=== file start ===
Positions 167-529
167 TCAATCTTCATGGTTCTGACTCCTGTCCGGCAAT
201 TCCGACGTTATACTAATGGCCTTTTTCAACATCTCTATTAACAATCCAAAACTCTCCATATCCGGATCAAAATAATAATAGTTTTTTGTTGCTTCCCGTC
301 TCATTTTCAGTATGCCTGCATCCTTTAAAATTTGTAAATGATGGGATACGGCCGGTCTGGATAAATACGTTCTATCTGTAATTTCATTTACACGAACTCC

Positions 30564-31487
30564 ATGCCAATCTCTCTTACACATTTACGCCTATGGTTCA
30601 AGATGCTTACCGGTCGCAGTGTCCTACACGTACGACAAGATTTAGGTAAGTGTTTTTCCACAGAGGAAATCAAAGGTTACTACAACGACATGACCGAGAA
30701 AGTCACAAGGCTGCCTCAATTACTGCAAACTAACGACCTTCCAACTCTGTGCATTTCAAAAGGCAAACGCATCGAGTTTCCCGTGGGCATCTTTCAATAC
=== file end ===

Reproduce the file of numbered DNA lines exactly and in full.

Positions 167-529
167 TCAATCTTCATGGTTCTGACTCCTGTCCGGCAAT
201 TCCGACGTTATACTAATGGCCTTTTTCAACATCTCTATTAACAATCCAAAACTCTCCATATCCGGATCAAAATAATAATAGTTTTTTGTTGCTTCCCGTC
301 TCATTTTCAGTATGCCTGCATCCTTTAAAATTTGTAAATGATGGGATACGGCCGGTCTGGATAAATACGTTCTATCTGTAATTTCATTTACACGAACTCC

Positions 30564-31487
30564 ATGCCAATCTCTCTTACACATTTACGCCTATGGTTCA
30601 AGATGCTTACCGGTCGCAGTGTCCTACACGTACGACAAGATTTAGGTAAGTGTTTTTCCACAGAGGAAATCAAAGGTTACTACAACGACATGACCGAGAA
30701 AGTCACAAGGCTGCCTCAATTACTGCAAACTAACGACCTTCCAACTCTGTGCATTTCAAAAGGCAAACGCATCGAGTTTCCCGTGGGCATCTTTCAATAC